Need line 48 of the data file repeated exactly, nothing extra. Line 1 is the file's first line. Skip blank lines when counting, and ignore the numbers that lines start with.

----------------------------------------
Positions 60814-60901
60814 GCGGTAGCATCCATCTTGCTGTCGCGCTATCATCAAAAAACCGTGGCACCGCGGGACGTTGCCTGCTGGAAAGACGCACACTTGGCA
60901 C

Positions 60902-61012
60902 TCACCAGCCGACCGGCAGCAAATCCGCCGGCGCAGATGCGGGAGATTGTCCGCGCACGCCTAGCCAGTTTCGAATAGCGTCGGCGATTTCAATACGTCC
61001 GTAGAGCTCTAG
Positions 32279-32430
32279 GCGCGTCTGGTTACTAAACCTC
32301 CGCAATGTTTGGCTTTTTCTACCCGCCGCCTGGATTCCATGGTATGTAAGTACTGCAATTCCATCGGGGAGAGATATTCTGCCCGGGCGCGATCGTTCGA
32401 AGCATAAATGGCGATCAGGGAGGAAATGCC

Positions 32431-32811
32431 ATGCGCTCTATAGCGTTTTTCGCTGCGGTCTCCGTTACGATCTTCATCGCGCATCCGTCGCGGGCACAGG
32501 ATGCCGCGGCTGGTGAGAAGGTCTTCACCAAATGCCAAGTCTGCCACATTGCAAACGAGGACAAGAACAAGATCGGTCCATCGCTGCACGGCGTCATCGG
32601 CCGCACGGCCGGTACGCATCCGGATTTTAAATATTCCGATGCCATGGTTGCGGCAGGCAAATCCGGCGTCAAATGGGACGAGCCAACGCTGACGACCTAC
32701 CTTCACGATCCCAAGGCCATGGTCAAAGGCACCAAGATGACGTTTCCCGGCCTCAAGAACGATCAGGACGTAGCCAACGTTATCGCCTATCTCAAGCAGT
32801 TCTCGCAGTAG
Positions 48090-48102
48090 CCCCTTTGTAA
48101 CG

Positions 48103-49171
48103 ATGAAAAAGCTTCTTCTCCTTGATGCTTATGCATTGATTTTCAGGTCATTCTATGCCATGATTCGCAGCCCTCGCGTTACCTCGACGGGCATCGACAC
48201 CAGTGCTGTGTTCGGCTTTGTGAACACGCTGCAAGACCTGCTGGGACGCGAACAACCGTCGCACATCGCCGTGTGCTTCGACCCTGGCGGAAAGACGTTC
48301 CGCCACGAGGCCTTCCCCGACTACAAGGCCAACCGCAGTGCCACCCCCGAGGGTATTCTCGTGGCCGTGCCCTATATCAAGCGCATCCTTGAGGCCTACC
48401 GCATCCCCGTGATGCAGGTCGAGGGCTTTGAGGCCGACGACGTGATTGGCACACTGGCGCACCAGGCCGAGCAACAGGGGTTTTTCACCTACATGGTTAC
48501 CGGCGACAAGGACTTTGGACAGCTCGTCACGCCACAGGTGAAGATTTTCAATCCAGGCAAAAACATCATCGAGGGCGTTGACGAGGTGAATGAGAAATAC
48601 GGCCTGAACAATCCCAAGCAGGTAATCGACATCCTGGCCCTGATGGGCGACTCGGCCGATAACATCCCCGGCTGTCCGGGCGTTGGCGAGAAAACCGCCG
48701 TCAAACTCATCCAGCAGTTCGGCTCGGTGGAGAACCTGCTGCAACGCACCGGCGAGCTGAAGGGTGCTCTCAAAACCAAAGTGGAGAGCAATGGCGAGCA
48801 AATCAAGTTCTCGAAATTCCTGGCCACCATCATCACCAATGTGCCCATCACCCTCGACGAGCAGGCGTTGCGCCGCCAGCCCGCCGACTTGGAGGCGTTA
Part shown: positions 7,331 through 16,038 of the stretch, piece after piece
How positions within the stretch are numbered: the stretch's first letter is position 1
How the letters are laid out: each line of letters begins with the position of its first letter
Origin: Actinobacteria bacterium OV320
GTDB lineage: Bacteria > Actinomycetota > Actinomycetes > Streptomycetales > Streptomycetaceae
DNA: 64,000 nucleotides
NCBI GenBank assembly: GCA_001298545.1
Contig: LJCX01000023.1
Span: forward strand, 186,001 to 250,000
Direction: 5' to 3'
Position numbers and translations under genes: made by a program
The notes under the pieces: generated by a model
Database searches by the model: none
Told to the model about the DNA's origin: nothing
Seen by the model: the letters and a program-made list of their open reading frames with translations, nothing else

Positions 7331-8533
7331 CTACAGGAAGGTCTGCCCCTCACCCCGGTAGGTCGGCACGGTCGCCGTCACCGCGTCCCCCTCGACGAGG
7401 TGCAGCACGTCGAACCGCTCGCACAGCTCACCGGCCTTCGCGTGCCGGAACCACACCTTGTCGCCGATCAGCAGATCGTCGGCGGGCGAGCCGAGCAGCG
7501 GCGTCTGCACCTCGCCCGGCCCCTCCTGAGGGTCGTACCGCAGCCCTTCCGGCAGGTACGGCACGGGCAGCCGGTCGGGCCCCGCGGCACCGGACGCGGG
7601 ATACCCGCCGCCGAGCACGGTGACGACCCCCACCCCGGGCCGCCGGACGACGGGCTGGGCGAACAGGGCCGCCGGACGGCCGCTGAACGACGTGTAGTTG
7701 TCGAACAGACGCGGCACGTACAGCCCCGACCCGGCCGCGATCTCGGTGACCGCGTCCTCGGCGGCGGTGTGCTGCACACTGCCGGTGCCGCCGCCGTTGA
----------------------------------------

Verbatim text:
7601 ATACCCGCCGCCGAGCACGGTGACGACCCCCACCCCGGGCCGCCGGACGACGGGCTGGGCGAACAGGGCCGCCGGACGGCCGCTGAACGACGTGTAGTTG